by Kesiree Naidoo | Apr 9, 2021

If it appears as though you’re blushing and you develop bumps that look similar to acne, then you may have a condition called Rosacea. 

These symptoms can flare up for weeks at a time and then go away for a while. 

What is Rosacea? 

Rosacea is a chronic inflammatory acneiform skin condition of the pilosebaceous unit, or, more simply, a common skin condition that causes redness and visible blood vessels in the face. It usually has a chronic course with episodes of flaring that can last weeks or months.

Rosacea is often confused with acne, and, while these conditions sometimes look similar, they are different. 

The below symptoms are common signs of Rosacea:

  • Flushing or facial redness: Small blood vessels on your nose and cheeks swell and become visible, causing redness. As a result of vascular hyperreactivity, flushing may start early on in life and eventually manifests as Rosacea. 
  • Papules and pustules: These swollen, red bumps resemble acne and can sometimes contain pus. 
  • Enlarged nose, eyelids or chin: Caused by enlargement of the sebaceous glands; however, this usually only affects men. 
  • Eye problems: Dry, irritated, swollen eyes and red, swollen eyelids. 

Who gets Rosacea?

Rosacea occurs most frequently in fair-skinned people with a tendency to blush or flush that typically starts early on in life. These people generally have sensitive skin prone to sun damage. However, Rosacea can also affect darker skin types; in which case, the redness is not as visible.

The condition typically occurs in people between the ages of 30 and 50 years old and affects women more often than men. There is a family history of between 14 and 40% of sufferers. 

Are there different types of Rosacea? 

There are four main types of Rosacea, namely erythematotelangiectatic, papulopustular, phymatous and ocular. Find out more about each below: 

Erythematotelangiectatic Rosacea is characterized by: 

  • Persistent centrofacial erythema (persistent redness on the face).
  • Flushing
  • Telangiectasias (dilated small blood vessels)
  • Skin sensitivity 

Papulopustular Rosacea is characterized by: 

  • Persistent centrofacial erythema (persistent redness on the face).
  • Papules and pustules 
  • May overlap with other subtypes of Rosacea.

Phymatous Rosacea is characterized by: 

  • Thickened, nodular skin
  • Prominent pores
  • Can affect the nose, chin, forehead, ears and eyelids
  • Mainly affects men

Ocular Rosacea is characterized by: 

  • Dry, gritty sensation in the eye
  • Blepharitis (inflammation of the eyelid)
  • Conjunctivitis (inflammation of the membrane covering the eye)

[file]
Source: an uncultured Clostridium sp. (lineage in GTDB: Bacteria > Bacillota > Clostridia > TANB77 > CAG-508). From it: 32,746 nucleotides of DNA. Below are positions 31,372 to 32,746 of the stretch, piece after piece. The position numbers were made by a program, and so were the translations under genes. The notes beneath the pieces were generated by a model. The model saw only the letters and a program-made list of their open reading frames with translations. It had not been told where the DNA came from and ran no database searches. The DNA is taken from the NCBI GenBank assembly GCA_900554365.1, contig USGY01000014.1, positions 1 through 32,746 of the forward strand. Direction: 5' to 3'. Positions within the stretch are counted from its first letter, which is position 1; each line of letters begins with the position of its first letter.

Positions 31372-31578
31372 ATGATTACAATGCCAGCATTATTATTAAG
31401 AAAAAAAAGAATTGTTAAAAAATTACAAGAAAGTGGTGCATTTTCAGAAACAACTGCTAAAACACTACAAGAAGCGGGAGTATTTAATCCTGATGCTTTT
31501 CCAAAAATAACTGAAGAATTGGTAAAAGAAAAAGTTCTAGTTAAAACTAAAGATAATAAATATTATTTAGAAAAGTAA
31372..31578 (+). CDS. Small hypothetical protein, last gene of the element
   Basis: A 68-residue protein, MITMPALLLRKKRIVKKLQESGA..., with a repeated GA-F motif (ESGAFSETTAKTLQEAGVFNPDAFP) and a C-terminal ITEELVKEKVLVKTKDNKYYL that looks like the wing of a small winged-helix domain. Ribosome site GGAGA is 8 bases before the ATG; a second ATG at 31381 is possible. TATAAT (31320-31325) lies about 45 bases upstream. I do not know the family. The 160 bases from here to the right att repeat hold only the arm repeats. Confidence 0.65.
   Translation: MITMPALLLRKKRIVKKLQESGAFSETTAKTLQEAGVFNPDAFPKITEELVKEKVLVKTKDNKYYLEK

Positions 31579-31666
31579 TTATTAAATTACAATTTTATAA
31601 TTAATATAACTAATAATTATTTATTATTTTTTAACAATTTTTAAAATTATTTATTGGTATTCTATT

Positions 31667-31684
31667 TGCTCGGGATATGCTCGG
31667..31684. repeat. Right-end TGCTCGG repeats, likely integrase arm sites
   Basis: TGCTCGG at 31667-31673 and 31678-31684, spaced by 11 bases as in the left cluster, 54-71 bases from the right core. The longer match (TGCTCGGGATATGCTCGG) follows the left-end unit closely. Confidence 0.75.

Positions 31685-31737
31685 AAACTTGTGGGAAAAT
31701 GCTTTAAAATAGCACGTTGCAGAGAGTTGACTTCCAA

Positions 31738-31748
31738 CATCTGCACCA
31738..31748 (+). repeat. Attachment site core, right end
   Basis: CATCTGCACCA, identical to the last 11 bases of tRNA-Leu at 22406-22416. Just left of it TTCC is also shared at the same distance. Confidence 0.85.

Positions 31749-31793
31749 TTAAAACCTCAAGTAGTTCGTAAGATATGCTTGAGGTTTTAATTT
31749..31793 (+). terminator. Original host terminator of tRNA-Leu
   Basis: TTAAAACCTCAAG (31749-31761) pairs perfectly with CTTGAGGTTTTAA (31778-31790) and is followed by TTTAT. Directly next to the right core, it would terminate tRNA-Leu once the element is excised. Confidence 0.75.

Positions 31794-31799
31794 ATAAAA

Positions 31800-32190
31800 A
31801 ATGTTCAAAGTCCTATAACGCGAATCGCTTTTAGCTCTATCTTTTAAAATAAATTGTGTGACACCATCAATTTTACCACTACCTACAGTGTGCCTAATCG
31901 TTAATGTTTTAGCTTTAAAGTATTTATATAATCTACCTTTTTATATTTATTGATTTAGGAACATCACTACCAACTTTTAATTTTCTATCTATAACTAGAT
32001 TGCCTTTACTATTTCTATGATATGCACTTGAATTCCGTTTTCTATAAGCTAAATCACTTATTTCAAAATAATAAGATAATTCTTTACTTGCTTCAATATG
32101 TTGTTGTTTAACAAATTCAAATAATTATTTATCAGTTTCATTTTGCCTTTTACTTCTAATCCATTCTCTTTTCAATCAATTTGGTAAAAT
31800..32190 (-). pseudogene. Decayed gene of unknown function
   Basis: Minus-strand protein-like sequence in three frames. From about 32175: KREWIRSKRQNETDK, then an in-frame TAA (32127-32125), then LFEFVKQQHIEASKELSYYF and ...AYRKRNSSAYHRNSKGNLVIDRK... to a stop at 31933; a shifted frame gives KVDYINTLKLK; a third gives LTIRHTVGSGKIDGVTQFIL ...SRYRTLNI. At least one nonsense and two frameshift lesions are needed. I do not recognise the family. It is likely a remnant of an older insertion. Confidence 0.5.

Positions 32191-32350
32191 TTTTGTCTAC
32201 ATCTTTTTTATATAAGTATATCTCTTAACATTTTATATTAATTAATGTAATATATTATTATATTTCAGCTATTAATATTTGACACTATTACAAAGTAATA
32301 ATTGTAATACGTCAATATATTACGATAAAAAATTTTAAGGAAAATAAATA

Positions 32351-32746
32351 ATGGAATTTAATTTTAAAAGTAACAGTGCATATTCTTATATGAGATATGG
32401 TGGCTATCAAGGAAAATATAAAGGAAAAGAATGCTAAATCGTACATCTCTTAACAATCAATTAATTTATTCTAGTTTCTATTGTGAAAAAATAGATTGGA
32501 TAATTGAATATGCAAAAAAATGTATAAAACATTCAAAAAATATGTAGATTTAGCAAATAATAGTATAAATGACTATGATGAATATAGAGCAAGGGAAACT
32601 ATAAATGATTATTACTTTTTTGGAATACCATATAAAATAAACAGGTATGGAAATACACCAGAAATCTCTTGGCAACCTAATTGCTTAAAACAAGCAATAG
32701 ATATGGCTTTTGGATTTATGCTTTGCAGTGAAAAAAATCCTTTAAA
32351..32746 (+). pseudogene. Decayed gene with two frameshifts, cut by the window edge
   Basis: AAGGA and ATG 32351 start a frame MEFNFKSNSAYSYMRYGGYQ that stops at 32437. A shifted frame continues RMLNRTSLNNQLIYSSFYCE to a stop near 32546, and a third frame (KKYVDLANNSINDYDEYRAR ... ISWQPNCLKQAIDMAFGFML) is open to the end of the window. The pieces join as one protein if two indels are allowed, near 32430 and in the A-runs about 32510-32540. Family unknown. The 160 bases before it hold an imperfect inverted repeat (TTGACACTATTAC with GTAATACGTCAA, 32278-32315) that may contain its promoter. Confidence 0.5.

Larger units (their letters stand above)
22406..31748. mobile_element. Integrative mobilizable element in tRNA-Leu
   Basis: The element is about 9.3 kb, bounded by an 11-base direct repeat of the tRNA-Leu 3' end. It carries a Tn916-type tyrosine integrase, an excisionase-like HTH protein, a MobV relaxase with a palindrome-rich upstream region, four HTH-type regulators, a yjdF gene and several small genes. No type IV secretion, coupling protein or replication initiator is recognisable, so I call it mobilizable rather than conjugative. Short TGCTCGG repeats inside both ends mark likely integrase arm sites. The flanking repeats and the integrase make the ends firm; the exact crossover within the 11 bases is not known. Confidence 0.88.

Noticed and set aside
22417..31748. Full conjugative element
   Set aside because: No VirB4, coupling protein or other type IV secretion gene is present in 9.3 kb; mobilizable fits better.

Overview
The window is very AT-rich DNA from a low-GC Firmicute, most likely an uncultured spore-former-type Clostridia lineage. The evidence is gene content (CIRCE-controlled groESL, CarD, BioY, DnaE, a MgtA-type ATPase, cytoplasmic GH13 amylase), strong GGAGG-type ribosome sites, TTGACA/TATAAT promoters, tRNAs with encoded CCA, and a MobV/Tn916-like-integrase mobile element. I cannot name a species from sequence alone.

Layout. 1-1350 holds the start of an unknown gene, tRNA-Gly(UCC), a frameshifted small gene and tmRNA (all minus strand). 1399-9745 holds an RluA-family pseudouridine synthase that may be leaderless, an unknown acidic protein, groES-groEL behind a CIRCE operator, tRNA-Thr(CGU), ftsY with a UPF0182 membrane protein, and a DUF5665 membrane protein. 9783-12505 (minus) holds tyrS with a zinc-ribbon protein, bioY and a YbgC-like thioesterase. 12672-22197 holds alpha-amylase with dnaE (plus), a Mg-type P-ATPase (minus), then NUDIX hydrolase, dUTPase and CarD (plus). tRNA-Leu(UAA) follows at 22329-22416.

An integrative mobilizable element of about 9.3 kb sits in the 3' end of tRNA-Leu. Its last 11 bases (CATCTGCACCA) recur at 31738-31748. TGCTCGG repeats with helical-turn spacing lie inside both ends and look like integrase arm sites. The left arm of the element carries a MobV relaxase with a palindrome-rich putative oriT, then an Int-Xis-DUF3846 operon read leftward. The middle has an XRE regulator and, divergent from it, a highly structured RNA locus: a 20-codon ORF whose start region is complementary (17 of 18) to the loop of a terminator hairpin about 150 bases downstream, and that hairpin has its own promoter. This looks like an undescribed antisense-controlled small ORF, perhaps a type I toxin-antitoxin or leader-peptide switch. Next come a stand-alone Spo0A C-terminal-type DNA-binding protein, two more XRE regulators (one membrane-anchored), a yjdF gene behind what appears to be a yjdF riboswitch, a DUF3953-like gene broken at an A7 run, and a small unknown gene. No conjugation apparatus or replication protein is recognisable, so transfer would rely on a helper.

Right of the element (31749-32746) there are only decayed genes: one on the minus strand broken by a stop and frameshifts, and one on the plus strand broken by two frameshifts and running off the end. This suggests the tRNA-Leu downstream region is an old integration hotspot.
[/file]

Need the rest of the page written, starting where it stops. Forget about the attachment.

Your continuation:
• Keratitis (inflammation of the cornea)

Other, less common types of Rosacea are Rosacea fulminans, solid facial oedema, and steroid Rosacea.

What are the causes of Rosacea? 

The causes of Rosacea are unknown; however, it may be a combination of hereditary and environmental factors. It’s important to note that Rosacea is not caused by poor hygiene. 

Flare-ups of Rosacea can be triggered by the below: 

  • Your genes. As mentioned, Rosacea does tend to run in the family.
  • Blood vessel issues. Whether caused by sun damage or by taking medication that dilates blood vessels, such as blood pressure medication. 
  • Hot drinks and spicy foods
  • Alcoholic beverages
  • Extreme temperatures
  • Sunlight or wind
  • Various cosmetic products
  • Mites
  • Bacteria (H. pylori)  

Are there treatments for Rosacea?

There is no cure for Rosacea. However, treatments can help reduce the redness, bumps and other symptoms. 

The treatment options available are based on the type of Rosacea and its severity. As Rosacea is a chronic condition, the treatment will vary throughout the course of the disease. 

A supportive skincare routine is vital in managing acute episodes of Rosacea; below are some general skincare tips:

  • Wash your face with a gentle, soap-free cleanser using lukewarm water
  • Make sure your sunscreen has UVA and UVB protection (with an SPF above 30)
  • Sunscreen that contains titanium dioxide and/or zinc oxide is usually well-tolerated
  • Use only gentle skin care products and avoid abrasive exfoliators, toners unless recommended by your doctor or dermatologist 
  • Avoid cleansers and creams that have alcohol, fragrance, witch hazel, peppermint and eucalyptus oil
  • Avoid waterproof cosmetics and heavy foundations that are difficult to remove

Although there isn’t a cure for Rosacea, your dermatologist can assist with treating the symptoms and maintaining a healthy skincare regime to help reduce the signs of the condition and prevent them from getting worse.

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